The Registry lists 20 names per page. Should the “search results” be limited to what appears on the page where the search lands? Should it be limited to the landing page and one page prior? What about one page after? How does any of this jibe with the fact that the entries are not static on the Registry – when a filing is added or deleted, the names move, sometimes to another page. For instance, a search of “1944 Beach Boulevard, LLC” done at the time of writing this blog, revealed that the two Live Oak filings under “1944 Beach Blvd., LLC” had moved. They were appearing on the same page as the correct debtor name, rather than on the previous page, as they had been at the time of this dispute.
Importantly, the Florida Supreme Court did not address those issues. Rather, it determined that, for the safe harbor to apply, a “threshold” question is whether a filing office must employ a “standard search logic”. In doing so, the court examined all 3 subsections of 679.5061 of Florida’s Article 9 statute which state:
- A financing statement substantially complying with the requirements of this part is effective, even if it has minor errors or omissions unless the errors or omissions make the financing statement seriously misleading.
- Except as otherwise provided in subsection (3), a financing statement that fails sufficiently to provide the name of the debtor in accordance with section 679.5031(1) is seriously misleading.
- If a search of the records of the filing office under the debtor’s correct name, using the filing office’s standard search logic, if any, would disclose a financing statement that fails sufficiently to provide the name of the debtor in accordance with section 679.5031(1), the name provided does not make the financing statement seriously misleading. [emphasis added]
The court held that the safe harbor of subsection (3) is premised on the existence and use of filing office “standard search logic” and the safe harbor cannot apply in this case or any other in Florida because the Registry does not utilize “standard search logic”. The court reasoned that “standard search logic” requires some finite amount of “specific hits” when a search is conducted. The Registry does not produce any “hits” but instead opens the entire index. Because of this, the court said, “unless and until the Registry employs a standard search logic, under the zero-tolerance rule of subsection (2), any financing statement that fails to correctly name the debtor…is ‘seriously misleading’ and therefore ineffective.”
… the court said, “unless and until the Registry employs a standard search logic … any financing statement that fails to correctly name the debtor…is ‘seriously misleading’ and therefore ineffective.
The inapplicability of the safe harbor may impact many filings and secured parties. In some instances, that may be a harsh result. Yet, the burden has always been on the filer to get the debtor's name right. The safe harbor never guarantees that the search for the correct debtor name will uncover a filing with even a minor debtor name error, let alone a major one. In this particular case, even if Florida had adopted the Model Administrative Rules for Searching (something that several states have done), the secured party would have still lost because a search of “Boulevard” would not have uncovered “Blvd” as that is a very different word, and it would not be considered a “noise word” that is ignored. Safe harbor or no safe harbor, the required practice is and always has been for filers to correctly name the debtor on a financing statement.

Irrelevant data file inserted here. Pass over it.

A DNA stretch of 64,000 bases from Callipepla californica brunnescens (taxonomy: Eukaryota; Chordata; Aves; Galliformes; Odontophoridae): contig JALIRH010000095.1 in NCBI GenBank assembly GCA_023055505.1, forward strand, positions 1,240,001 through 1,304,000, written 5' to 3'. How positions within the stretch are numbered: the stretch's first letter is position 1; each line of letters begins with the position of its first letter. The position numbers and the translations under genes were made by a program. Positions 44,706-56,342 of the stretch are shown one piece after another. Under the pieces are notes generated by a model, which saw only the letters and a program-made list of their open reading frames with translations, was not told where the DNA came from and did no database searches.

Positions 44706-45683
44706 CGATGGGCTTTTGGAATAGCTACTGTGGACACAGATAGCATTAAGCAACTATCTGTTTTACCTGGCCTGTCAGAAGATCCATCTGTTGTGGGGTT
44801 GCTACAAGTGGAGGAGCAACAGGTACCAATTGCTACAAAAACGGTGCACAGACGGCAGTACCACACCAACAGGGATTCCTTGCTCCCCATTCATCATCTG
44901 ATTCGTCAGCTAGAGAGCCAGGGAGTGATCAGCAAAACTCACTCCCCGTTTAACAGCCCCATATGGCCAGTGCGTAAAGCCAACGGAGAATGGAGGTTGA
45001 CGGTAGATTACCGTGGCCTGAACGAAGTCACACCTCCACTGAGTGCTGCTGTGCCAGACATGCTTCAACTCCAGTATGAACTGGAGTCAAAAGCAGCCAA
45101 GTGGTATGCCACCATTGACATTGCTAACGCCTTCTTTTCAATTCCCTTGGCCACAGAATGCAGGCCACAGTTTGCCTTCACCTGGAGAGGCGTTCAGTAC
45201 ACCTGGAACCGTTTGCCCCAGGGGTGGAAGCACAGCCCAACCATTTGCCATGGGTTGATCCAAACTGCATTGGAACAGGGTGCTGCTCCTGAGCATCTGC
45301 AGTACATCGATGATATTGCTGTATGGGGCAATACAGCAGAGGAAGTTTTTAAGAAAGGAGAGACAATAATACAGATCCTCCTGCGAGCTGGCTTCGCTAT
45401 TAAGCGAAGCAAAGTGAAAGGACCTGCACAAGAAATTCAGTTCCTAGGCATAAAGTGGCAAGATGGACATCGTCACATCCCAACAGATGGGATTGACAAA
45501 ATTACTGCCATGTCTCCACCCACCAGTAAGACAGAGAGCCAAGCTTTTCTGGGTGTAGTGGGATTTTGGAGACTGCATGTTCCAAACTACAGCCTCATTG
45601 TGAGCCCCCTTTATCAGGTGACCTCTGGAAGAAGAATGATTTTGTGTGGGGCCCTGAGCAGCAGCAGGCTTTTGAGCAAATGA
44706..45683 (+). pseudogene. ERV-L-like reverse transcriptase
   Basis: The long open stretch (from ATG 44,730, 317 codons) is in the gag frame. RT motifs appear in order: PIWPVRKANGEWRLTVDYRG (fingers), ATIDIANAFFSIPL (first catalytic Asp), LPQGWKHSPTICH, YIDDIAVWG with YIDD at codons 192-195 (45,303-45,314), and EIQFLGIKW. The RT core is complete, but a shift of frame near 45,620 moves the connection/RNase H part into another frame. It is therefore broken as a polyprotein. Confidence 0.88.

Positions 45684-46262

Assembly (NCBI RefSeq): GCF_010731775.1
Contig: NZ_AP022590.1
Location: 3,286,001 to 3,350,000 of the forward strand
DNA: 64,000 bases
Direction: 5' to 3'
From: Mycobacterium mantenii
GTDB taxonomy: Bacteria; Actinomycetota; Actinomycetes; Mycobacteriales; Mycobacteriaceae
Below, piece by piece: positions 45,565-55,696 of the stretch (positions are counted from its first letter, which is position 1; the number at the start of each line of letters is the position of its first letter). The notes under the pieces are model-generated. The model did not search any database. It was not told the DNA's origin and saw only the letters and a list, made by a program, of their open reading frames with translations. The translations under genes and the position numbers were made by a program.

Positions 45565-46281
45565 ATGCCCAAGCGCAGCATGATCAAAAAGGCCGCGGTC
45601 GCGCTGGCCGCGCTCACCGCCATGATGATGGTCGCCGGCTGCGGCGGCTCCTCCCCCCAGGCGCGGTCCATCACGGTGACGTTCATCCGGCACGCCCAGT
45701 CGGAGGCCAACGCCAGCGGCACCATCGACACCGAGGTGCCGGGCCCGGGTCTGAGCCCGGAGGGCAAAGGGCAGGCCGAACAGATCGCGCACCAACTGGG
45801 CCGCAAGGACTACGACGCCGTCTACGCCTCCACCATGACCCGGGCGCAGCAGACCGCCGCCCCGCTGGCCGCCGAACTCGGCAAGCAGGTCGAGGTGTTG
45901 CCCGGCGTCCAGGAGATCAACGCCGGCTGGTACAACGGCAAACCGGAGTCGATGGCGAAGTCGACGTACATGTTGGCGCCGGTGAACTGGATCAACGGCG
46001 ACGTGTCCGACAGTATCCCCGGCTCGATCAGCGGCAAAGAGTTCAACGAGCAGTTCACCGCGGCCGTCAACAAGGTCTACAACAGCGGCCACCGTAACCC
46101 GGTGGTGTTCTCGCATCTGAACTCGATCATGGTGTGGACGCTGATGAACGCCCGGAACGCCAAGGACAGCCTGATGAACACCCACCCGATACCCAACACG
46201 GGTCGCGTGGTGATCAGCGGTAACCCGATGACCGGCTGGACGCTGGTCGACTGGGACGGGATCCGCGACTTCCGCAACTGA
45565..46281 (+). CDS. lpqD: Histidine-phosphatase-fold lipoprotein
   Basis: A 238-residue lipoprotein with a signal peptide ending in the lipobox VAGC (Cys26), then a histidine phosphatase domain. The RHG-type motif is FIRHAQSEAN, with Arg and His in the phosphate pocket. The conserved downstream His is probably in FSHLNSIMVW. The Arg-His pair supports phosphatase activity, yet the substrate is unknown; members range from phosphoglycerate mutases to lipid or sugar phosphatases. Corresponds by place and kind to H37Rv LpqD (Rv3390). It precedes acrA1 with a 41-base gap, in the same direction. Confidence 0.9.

Notably, in making its determination, the Florida Supreme Court stated it was careful to not place new burdens on searchers. Under Article 9, a searcher’s only duty is to search under the correct debtor's name. Because the Registry does not produce a finite number of hits, it opens the door to subjectivity and uncertainty, where the searcher or a court is having to decide how many pages are reasonable to scroll and what is a close enough name variation. And, limiting the search results to one or two pages would not work either. As mentioned, the Registry is not a static index - what appears on one page one day could move to another page the next day. Plus, it is possible to have more than 20 exact debtor name matches – so, if the court limited the “search results” to a finite number of pages, it’s possible that additional exact matches might appear on subsequent pages and would either be missed or disputed.
Do you want to know more about Avoiding Fatal Debtor Name Mistakes on UCC Financing Statements? Download our on-demand webinar.
The Future of Debtor Name Errors in Florida
It will be interesting to see if Florida re-evaluates its Registry and subsequently adopts a standard search logic – if it does, that may have a beneficial effect for the filings on record that have minor debtor name errors that would have been legally effective under the safe harbor provision. But, at least for now, the safe harbor provision no longer applies in Florida, and all debtor name errors are fatal.
This content is provided for informational purposes only and should not be considered, or relied upon, as legal advice.